The Dropp: Carrousel claims “dream-pop” as a genre. But what does that mean to you?
Piedt: Yeah, I feel like that’s kind of a buzz term these days [laughs]. When we first called our music that, it felt right, but where I’m at now songwriting-wise is a little bit different from that. I think we’ll always have that romantic/impressionistic flair to our songwriting. But for this record [27 rue de mi’chelle], I think that dreamy sound was the best means by which to tell the story. I never wanted to pigeonhole us into “we are a dream pop band,” though. I think it’s easy for bands to wear out the genre pretty quickly.
The Dropp: The production on the album is quite good. Did you get any outside help to produce it, or was it all on your own?
Piedt: It was basically all on our own, and that’s a huge credit to Brad [Fant]. Brad is kind of the visionary genius. He’s really meticulous and thorough, so we would spend hours trying to get the perfect sound. Well, not perfect, but perfect for what we were trying to accomplish. I was kind of more like the producer, visionary-type person, and he was all of the details, which involved ‘how do we get this sound?’ ‘what’s best for this?’ ‘what mic would work?’ We had a lot of help along the way, for sure. We have friends who are in the industry who give us advice, and people who we send demos to and give us feedback, and things like that. But for the most part, it was just us kind of hashing out ideas in the living room . . . . It was really a teamwork kind of thing. Brad for sure is to be credited for that. One phrase that we would always say to each other, in terms of production quality, was: ‘We’re going for perfect imperfection.”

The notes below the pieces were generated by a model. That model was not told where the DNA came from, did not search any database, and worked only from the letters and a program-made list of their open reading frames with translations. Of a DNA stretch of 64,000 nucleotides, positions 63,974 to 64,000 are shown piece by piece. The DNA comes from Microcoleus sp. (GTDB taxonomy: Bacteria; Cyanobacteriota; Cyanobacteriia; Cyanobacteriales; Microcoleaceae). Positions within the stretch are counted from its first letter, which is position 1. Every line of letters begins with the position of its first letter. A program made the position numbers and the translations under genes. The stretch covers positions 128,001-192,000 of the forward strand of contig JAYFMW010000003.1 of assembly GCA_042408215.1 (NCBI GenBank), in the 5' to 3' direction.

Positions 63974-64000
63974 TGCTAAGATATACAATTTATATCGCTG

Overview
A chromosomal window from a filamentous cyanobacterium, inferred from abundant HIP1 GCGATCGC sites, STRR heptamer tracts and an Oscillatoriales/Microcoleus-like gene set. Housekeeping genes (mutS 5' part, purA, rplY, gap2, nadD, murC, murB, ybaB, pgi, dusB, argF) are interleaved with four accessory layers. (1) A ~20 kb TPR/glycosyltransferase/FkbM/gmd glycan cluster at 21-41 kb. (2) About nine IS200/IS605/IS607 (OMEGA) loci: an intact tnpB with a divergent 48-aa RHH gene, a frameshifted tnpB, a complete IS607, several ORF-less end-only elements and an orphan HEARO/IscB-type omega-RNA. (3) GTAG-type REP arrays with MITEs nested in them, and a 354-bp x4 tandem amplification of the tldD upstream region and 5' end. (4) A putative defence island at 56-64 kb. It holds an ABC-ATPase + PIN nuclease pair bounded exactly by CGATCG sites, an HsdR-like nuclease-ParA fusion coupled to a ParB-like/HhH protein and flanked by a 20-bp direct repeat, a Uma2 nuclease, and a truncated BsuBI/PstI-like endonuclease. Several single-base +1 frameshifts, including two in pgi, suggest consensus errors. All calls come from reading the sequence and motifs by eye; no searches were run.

The cover of 27 rue de mi’chelle.
The Dropp: What kind of musical background do you come from, and what inspired you to play music in the first place?
Piedt: I was born in Memphis, so I come from a really musical family. My dad was in band and orchestra, my mom was in choirs, my little brother plays drums, my older brother plays trumpet, but my oldest brother, David, plays over 100 instruments and has over three music degrees and is just a genius. And the reason that’s important is because I have this little brother complex my whole life. It’s like I’ll never be as good as him [laughs]. But the reason that’s cool is because I decided I never really cared about being technically good or technically proficient, but I cared about the emotion behind music and what was going on underneath the notes, if that makes sense. So I kind of learned how to pick up songs off the radio and develop a good ear for music, and I began to sing what felt good to me, and write songs that fit my voice. Having that contrast with my brother was really formative for my beginning. It’s kind of a joke with my family now: David got all of the music talent and Joel got all of the creativity [laughs].
The Dropp: I know what you mean. It’s kind of a similar situation with my brother.
Piedt: Yeah, for me, I like that music is kind of a mystery, and I don’t know if I ever want to lose that.
“One phrase that we would always say to each other, in terms of production quality, was: ‘We’re going for perfect imperfection.’”
The Dropp: For some people it’s a touchy subject, so feel free to not answer this question. But I wanted to talk about the religious aspect to Carrousel. I read the lyrics in 27 rue de mi’chelle and I noticed there were a lot of references to “Lord” and “God.” I was wondering, how does God or religion play into the music of Carrousel?